Monday 10 April 2017
Partnership Announced Between INFANT & Global Partners to Explore Optimal Nutrition for Premature Infants
PiNPoINT Investigator team – L-R:
Dr Elaine McCarthy, postdoctoral researcher, Dr Brendan Murphy, Consultant Neonatologist, CUMH, Teresa Berkery, Project Manager, Stephen Lane, Software Developer, Aileen Regan, Danone Nutricia, Ana-O’Reilly Marshall, Neonatal Research Dietician, Prof Mairead Kiely, Principal Investigator, Sarah Fenton, Pharmacist, Bairbre Hickie, Fresenius Kabi, Ann-Marie Brennan, Clinical Specialist Neonatal Dietitian, Christian Stafford, Business Development Manager, INFANT, Brian O’Mullane, Creme Global, Conor McGauran, Creme Global, Dr Kevin Walsh, Science Foundation Ireland
(Photo: Paul Sherwood Photography)
On April 5, the INFANT Centre, a leading Science Foundation Ireland research centre at University College Cork, today announced the launch of the Personalised Nutrition for the Preterm Infant (PiNPoINT) Study. The study aims to develop software to aid personalized nutritional management of preterm infants who have a very low birth weight. Science Foundation Ireland will invest more than €1M in the project with further support coming from three leading international partners: Creme Global, Danone Nutricia and Fresenius Kabi.
Why is PiNPoINT Needed?
1 in 16 babies is born prematurely in Ireland, before 37 weeks of pregnancy. The World Health Organisation (WHO) acknowledges that premature birth can cause a host of problems for the baby and it is the second leading cause of death for children under 5 worldwide. When born prematurely, a baby’s major organs will not have had enough time to fully develop in utero, and the infant will be born at risk of health problems, especially if they are born prior to 32 weeks.
The earlier a baby is born, the lower her birthweight may be and this too has knock-on effects for health at birth and beyond. Babies under 5.5lbs (2.5kg) are classed as Low Birth Weight babies, but the babies who will be followed in the PiNPoINT study are those who weighed less than 3lbs (1.5kg) at birth. These very low-birthweight babies are more likely to have health problems as a newborn and will need special care in the hospital’s neonatal intensive care unit (NICU).
What Will PiNPoINT Do?
PiNPoINT will address the lack of knowledge around the nutritional requirements of these small babies to help optimize growth and development, improve functional outcomes and promote long-term health and quality of life. The PiNPoINT project will implement a novel nutritional management strategy for these infants using real-time nutritional data collection and monitoring. The plan will be based on the results of the BabyGrow longitudinal preterm nutritional study that quantified nutrition and growth in a small cohort of preterm infants.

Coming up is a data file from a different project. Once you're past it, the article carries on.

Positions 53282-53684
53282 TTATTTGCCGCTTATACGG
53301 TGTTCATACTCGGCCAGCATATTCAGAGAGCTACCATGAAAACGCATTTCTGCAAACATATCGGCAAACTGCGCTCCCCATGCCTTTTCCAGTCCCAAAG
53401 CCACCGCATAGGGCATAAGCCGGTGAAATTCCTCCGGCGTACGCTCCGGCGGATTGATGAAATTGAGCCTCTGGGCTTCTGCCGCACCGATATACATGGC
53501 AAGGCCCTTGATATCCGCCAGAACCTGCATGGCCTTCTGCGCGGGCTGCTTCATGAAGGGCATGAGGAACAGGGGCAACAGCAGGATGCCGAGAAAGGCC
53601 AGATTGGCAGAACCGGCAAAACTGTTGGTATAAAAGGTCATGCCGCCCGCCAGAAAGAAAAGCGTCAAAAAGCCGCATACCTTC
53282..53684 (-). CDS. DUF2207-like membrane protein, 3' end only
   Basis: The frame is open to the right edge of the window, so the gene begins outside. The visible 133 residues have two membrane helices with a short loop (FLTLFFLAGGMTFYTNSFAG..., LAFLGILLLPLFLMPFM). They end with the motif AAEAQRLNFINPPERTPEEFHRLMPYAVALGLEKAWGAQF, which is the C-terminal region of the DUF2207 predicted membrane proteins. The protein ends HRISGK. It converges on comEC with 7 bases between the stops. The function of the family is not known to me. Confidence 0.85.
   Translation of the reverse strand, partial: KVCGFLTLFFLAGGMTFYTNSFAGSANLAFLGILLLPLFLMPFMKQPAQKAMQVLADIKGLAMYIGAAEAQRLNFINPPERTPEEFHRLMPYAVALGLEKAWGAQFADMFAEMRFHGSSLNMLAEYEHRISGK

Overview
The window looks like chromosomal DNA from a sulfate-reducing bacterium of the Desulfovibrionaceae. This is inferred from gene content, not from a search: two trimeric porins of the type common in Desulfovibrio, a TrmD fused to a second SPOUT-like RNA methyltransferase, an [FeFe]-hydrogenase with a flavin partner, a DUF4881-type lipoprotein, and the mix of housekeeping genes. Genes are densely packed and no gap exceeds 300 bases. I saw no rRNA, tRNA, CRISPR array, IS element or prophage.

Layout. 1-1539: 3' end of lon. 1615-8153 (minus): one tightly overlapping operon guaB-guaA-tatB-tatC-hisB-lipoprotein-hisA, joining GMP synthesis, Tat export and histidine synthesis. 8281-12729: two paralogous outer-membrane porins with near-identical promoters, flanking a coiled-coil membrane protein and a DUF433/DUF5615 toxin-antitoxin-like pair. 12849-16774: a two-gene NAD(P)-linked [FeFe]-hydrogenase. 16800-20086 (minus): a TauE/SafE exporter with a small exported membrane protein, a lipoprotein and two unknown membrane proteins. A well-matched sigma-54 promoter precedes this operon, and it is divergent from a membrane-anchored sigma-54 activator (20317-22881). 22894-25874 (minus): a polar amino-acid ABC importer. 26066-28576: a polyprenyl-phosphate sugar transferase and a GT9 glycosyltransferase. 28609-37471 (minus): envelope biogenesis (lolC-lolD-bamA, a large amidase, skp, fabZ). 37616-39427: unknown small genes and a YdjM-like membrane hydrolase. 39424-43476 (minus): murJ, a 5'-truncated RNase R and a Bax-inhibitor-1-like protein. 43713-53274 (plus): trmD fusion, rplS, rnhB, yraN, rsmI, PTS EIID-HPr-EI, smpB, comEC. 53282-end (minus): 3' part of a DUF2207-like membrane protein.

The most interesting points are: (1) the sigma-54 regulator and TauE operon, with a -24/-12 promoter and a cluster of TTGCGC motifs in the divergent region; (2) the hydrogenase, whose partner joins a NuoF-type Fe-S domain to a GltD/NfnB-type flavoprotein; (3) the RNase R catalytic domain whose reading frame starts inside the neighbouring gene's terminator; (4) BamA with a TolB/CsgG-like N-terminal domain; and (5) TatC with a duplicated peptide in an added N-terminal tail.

Speaking in Dublin, Prof Mairead Kiely, Principal Investigator on the study, said the ultimate goal of this unique project is to “assist in the nutritional support of these most vulnerable members of society to promote optimal physical and neurological growth and development. We are also conducting research to better define nutritional requirements in these infants throughout the first weeks, and months, of life.”
Director of Programmes for Science Foundation Ireland, Dr Darrin Morrissey, said: “I am delighted to welcome the collaboration between INFANT and its industry partners, as part of the PiNPoINT study. The use of new software technology to enable us to better understand the nutritional needs of preterm babies has enormous potential to positively impact on their lifelong health and well-being. Science Foundation Ireland is delighted to support collaborations such as these, to bring innovation into our health care services.”
Recruitment to the study will begin later in 2017.
This study is funded by Ireland’s European Structural and Investment Funds Programme the European Regional Development Fund, and Science Foundation Ireland.
Note: The Pinpoint study of preterm infant nutrition includes three industry partners, who are contributing a minor proportion of the funding. Preterm infants are preferentially fed on human milk, either their mother’s expressed milk, or donor milk if Mum’s milk is not available. Each sample of human milk varies from the other. It is important for us, in the Pinpoint study, to know the composition of the milk each baby is receiving. Danone, as a partner in Pinpoint, have donated a human milk analyser to the study. This analyser will provide us with the information we need to tailor each babys nutrition according to their needs, and is the first of its kind to be used in an Irish research study. Our aim is to help the neonatal care teams to provide the best possible nutritional support for vulnerable babies.